“A new generation is important to bring a new approach to farming.” This is according to Minister Simon Coveney who was speaking last night at the launch of Macra na Feirme‘s National Conference in Carlow.
Speaking before Ireland’s largest-ever trade mission to the Gulf region in the coming days, the minister emphasised the importance of these markets. “For example Saudi Arabia imported €105m last year, of which €95m were dairy products. And UAE imported €36m, €26m of which dairy.”
He stressed the importance of knowing what a market wants. “In the past farmers assumed the larger the more muscular the animal the better. Now this is not the case. Many markets are looking for animals that can be processed into restaurant-sized steaks and the sort of cuts the housewife wants in the supermarket.”
The minister praised Macra for playing “a leading role” in lobbying by young farmers across Europe in the negotiations of the Common Agriculture Policy (CAP) Reform.”Only in the last hour of the last negotiations on CAP that there was an agreement reached on positive discrimination in favour of young farmers. This would not have happened without lobbying,” he revealed.
The minister outlined some of the new measures in CAP. “It is the first time that there is a requirement on farmers to meet certain benchmarks. If they don’t, payments will be reduced by 30 per cent. Large chunk of direct payments won’t be handed over if farmers don’t meet the benchmarks.”
He said these benchmarks, in particular the environmental impacts, “are very manageable, particularly in Ireland.”
“The vast majority of Irish farmers will have no problem meeting benchmarking,” he assured the audience.
In terms of the new CAP, he said the policy is generational change. “We are positively discriminating in favour of young framers under the age of 40.
“It will bring about the conversation around the dinner table in farming families across the country. Are we better off handing over the reins now to maximise income coming into the family? Once you change ownership you change the power in terms of decision making.”
The minister said that young farmers in Ireland will increase farm productivity, efficiency and profit. “Our young people, young farmers are well-educated, smart and have an appetite for taking risks. They bring expertise that have learned in agriculture college or university, combined with experience and mentoring of parents. This will increase productivity, efficiency, increase profit on Irish farms.”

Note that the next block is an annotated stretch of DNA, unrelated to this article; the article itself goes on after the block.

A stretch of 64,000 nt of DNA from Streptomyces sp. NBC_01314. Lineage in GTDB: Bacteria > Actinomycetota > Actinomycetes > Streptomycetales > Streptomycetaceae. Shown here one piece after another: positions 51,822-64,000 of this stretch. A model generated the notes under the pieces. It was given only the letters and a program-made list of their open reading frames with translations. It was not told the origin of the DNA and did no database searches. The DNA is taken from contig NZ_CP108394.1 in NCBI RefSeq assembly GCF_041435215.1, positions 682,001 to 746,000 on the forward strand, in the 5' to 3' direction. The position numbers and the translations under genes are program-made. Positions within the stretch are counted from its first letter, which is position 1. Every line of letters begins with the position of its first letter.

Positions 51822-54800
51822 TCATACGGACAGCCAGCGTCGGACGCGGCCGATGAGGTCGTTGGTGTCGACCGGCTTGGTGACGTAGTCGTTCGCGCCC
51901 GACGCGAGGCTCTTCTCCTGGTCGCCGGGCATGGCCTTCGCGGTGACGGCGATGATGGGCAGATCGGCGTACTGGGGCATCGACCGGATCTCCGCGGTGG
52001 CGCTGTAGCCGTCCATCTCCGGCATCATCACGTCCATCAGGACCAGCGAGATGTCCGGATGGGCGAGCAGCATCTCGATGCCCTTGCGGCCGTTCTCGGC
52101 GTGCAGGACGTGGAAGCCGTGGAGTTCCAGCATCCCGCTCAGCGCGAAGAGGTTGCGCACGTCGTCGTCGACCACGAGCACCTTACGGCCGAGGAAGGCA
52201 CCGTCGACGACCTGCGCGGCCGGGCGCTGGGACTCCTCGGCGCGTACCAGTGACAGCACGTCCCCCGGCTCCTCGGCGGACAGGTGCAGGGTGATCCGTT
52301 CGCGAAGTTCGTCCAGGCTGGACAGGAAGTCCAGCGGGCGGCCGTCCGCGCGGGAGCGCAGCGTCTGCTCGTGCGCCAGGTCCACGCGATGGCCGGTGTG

Responding to calls for the reintroduction of the installation grant, Minister Coveney said a decision on this will be made within the next month. The minister also noted that Irish farmers need to move away from the protection of CAP.
“You may think as farmers that’s a bad thing but it’s not. Trust me it’s not. We have in the past created an artificial market, created and inflated artificial demand for products. We now need to create demand. We need to operate on a global scale and not operate behind some kind of ‘glass wall’. This is a good thing of Ireland. We are already used to fighting abroad for market share.”
He said that Ireland can grow and expand markets throughout Europe, particularly in terms of meat products, and explore and grow dairy and seafood products in particular outside the EU.
“A move towards a market-orientated growth model is a good thing from an Irish perspective,” he added.
The minister also spoke on leasing land which is key to growth. “Agriculture land is at a premium because it is never sold, therefore price is inflated. The average piece of agricultural land is sold outside the family once every 400 years in Ireland, compared to once very 70 years in France.
“We are removing barriers to older farmers, in terms of capital gain tax and so on to allow them to pass on ownership.”
Regarding the new Beef Genomics Scheme announced in Budget 2014, the minister stressed, he is not in the business of “dishing out money”. “Payments will be an investment not a payout. Farmers will be asked to take DNA samples from their animals so that we can be the first country on the planet to have a national DNA database of our beef herd that will enable us to match traits, when a calf is born we can predict how a calf will perform.”
He said genomics, data transfer and sexed semen will transfer profitability of beef and dairy herds in Ireland. “There are new opportunities and new challenges head. I am not sure older generations understand to same extent you do. For example, biodiversity and climate change. This generation is going to have to face whether you like it or not. I don’t mean to be ageist but in my view it is people like you that understand the opportunities in that type of technology perhaps more than your parents or grandparents.”
The minister is currently leading a week-long trade mission to the Gulf States of Abu Dhabi, Qatar, Dubai and Saudi Arabia.